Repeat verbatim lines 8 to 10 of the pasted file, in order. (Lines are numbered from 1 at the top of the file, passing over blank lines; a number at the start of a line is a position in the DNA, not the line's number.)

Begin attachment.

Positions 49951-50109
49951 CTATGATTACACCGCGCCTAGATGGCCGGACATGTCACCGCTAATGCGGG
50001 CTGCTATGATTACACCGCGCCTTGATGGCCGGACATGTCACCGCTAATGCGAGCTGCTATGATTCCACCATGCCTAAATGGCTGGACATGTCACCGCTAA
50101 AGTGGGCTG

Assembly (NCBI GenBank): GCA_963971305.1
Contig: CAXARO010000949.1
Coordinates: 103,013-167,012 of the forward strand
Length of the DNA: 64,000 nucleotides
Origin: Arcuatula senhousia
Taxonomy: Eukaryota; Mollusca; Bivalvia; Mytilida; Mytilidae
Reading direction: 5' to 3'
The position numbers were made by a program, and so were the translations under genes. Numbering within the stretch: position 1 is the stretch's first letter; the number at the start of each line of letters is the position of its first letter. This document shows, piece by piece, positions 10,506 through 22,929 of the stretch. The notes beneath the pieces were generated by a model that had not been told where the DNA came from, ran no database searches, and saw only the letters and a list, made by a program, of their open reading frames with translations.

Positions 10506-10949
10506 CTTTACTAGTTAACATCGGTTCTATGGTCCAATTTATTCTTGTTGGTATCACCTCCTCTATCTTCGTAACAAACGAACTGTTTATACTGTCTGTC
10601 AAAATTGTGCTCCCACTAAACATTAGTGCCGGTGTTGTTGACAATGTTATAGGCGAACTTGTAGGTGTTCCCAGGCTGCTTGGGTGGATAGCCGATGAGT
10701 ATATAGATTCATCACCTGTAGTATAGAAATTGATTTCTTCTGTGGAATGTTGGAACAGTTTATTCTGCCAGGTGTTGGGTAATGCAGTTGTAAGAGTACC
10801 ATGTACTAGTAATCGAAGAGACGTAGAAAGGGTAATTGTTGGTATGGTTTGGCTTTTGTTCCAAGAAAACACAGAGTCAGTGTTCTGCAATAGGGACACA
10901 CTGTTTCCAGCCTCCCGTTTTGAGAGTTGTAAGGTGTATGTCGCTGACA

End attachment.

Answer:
Length of the DNA: 64,000 nucleotides
Origin: Arcuatula senhousia
Taxonomy: Eukaryota; Mollusca; Bivalvia; Mytilida; Mytilidae